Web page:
Georgia Attorney General Sam Olens spoke yesterday at the Atlanta Press Club, and what he had to say about gay marriage was certainly interesting.
First, we offer up a bit of background information to provide a relevant framework for Olens’ comments. Given the recent flurry of activities on the same-sex marriage front nationally, some of our readers might appreciate that.
As we noted in a recent blog post, a minority of states — including Georgia — continue to have state laws that ban gay marriage inside their borders. Challenges to those bans by same-sex marriage advocates have proven successful in several states, where federal courts have overturned them.
Our March 5 blog post discussed the “state/federal standoff” that occurred recently in Alabama, where the highest court in that state essentially threw down the gauntlet to federal authority, ruling that the state did not need to obey a federal court order regarding gay marriages. The court stated that it felt itself “equally empowered as the federal courts to decide whether [the state’s ban] violates the Constitution.”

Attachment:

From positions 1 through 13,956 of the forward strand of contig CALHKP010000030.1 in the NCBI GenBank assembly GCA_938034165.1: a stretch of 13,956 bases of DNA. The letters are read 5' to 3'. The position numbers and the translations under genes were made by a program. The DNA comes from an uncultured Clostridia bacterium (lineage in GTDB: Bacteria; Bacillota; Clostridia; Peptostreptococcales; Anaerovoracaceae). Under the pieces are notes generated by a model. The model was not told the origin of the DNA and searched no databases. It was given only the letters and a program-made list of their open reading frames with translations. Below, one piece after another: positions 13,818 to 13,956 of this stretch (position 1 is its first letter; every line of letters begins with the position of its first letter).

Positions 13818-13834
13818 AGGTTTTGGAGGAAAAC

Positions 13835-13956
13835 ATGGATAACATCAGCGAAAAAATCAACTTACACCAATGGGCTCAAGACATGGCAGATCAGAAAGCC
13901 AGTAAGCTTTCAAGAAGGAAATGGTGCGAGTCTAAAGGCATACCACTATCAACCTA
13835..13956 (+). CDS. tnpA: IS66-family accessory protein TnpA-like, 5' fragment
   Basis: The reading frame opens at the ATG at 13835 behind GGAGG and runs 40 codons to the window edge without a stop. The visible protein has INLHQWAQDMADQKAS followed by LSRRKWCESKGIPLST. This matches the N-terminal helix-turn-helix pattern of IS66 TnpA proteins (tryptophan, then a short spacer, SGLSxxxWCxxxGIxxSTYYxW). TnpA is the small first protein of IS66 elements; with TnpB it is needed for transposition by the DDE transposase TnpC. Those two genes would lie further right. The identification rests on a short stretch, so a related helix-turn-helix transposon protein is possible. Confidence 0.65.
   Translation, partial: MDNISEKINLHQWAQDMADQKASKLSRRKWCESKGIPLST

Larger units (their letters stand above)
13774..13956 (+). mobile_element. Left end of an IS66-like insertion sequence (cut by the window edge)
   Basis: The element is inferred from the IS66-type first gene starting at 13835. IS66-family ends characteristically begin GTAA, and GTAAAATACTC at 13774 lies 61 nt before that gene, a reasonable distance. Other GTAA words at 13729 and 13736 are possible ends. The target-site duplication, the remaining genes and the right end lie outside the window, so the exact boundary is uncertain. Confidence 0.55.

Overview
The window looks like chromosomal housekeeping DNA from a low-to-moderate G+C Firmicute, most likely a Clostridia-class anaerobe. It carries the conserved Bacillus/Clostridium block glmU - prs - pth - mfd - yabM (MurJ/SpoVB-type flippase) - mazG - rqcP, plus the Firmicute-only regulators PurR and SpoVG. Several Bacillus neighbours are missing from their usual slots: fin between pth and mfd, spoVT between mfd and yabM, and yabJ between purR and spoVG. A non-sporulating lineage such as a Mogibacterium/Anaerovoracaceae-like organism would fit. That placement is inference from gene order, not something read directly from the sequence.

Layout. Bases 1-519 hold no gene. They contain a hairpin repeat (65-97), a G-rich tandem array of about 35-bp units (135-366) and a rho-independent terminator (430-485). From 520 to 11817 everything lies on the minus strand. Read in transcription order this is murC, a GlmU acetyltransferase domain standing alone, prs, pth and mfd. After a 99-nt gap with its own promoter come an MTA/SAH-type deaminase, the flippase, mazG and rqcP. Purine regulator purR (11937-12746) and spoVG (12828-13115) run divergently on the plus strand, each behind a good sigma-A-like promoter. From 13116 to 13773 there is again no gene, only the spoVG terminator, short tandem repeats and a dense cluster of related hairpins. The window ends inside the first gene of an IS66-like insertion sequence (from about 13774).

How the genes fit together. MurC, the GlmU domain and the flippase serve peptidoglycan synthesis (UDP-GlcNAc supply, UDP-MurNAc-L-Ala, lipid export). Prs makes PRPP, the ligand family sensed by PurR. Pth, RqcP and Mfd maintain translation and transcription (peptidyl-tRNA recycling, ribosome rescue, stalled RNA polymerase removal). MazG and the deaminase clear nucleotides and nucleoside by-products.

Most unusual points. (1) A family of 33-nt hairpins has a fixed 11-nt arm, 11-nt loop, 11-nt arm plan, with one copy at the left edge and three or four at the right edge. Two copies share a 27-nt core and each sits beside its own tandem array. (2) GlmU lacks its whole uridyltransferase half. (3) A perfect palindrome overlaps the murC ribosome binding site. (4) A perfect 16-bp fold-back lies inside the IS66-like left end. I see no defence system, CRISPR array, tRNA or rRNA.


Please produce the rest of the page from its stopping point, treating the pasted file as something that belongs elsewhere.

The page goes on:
As any constitutional scholar will readily note, that is generally not the way it works when a federal court issues a legal ruling.
And that is not the way it will work in Georgia, says Olens, if the U.S. Supreme Court overturns the state bans across the country that currently prohibit same-sex marriage.
Olens stated yesterday that, “When the Supreme Court rules on an issue, we’re going to follow the order.”
Olens added that, while he feels it his duty to defend Georgia law on the matter, it is important that there be unanimity in the wake of any ruling issued by the nation’s highest tribunal.
The Supreme Court is expected to issue a final ruling on the matter sometime this summer, with most commentators believing that the tribunal will overturn states’ prohibitions against gay unions.